Agnès Sorel (1428–1450), beautiful favourite of Charles VII of France and first in the long genealogy of French royal mistresses, was mysteriously poisoned in the prime of life. Agnès, part of a network of royal “favourites,” is equally interesting for her political activity. And yet, no scholarly study in English of her exists. This study brings her story to an English-speaking audience, examining her in her historical context, that is, the factional struggle for power waged against Charles VII by the dauphin Louis and the king’s final routing of the English. It then traces Agnès’s afterlife, exploring her roles as founding mother of the tradition of the French royal mistress and foil for the less popular holders of the “office”; as erotic fantasy figure for nineteenth-century historians “re-inventing” the Middle Ages; and, most recently, as poignant victim for fans of the true crime genre.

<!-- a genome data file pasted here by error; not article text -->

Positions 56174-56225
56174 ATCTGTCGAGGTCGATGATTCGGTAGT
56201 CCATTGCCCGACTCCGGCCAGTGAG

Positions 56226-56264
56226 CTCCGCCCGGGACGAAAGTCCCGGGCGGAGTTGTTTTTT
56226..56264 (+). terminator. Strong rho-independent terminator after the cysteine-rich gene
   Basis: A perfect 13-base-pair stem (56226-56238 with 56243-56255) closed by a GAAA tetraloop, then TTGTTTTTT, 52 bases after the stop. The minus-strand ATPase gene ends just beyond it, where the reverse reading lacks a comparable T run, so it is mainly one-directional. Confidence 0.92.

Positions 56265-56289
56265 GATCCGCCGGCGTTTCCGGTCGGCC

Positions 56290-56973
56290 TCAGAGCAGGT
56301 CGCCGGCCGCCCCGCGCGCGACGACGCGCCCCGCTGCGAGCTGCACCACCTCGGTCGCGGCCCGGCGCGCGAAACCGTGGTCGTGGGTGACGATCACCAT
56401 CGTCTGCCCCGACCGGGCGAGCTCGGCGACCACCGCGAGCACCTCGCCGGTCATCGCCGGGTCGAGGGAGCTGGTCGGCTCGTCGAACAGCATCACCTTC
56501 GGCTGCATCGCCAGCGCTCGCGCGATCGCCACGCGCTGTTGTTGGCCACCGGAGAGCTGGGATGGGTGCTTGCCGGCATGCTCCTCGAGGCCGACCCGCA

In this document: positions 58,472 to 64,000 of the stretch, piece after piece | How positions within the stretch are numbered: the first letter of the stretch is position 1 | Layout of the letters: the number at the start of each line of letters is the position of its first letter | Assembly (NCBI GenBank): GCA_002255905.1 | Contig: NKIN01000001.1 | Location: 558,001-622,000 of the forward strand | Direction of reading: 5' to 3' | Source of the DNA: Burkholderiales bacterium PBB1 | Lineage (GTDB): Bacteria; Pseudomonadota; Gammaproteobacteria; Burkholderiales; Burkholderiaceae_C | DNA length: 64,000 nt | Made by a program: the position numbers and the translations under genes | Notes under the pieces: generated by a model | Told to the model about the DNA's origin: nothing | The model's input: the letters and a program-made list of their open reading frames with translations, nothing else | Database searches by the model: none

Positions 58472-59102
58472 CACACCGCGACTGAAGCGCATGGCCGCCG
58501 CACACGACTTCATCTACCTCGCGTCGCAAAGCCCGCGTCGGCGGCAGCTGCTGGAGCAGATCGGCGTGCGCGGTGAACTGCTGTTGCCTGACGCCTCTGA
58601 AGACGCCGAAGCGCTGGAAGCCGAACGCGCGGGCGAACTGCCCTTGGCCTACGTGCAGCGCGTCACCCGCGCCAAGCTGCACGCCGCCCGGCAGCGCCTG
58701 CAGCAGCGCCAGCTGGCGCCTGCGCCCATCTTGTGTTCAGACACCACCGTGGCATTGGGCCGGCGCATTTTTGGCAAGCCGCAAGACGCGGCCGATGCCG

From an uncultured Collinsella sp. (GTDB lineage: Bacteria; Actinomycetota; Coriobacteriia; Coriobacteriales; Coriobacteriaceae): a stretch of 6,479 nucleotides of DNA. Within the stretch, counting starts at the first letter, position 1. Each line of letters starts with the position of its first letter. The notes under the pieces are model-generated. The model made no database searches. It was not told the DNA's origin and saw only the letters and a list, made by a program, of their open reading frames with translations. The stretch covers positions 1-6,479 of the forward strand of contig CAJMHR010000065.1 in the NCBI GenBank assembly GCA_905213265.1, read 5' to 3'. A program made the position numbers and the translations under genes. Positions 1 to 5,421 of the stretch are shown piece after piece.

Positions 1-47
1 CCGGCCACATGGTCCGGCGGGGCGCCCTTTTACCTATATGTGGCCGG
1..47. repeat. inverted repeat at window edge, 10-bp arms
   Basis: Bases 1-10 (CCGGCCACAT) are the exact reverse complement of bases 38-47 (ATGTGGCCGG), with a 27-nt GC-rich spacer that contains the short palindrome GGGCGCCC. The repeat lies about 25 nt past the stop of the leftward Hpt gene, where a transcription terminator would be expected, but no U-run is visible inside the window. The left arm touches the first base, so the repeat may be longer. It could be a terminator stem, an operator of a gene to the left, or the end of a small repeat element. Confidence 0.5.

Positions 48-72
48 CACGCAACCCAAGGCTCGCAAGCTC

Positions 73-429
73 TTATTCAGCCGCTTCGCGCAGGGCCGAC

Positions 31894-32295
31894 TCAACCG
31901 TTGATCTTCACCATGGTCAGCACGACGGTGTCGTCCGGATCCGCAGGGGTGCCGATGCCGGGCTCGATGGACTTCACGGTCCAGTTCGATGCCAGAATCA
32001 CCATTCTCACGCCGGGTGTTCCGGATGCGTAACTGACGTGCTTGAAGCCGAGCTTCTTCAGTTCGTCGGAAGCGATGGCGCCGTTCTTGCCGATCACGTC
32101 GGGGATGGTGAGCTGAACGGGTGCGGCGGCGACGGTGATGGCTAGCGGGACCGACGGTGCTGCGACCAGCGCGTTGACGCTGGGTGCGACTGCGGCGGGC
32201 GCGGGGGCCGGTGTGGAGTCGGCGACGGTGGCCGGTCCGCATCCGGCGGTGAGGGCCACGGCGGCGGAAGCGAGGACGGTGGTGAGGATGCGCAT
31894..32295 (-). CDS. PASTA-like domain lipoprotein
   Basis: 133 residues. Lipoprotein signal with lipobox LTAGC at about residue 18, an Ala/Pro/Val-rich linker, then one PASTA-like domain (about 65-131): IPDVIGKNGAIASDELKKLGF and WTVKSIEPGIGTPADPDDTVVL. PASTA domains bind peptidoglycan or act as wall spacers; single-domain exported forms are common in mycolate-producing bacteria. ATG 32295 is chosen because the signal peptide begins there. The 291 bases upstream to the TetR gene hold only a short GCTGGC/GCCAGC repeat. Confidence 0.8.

Introduction: Why a New Study of Agnès Sorel?
Part One: What We Know About Agnès Sorel and How We Know It
Chapter One: Who Was Agnès Sorel?
Chapter Two: The Primary Sources
Chapter Three: The First Royal Mistress in Historical Context
Part Two: The Spectacular Afterlife of Agnès Sorel
Chapter Four: Communicative Memory: The Melun Diptych and the Saviour Narrative
Chapter Five: Cultural Memory: Agnès as Celebrity
Chapter Six: Agnès la Gallante
Chapter Seven: History, Gallantry, and National Identity
Conclusion: Agnès as Modern Celebrity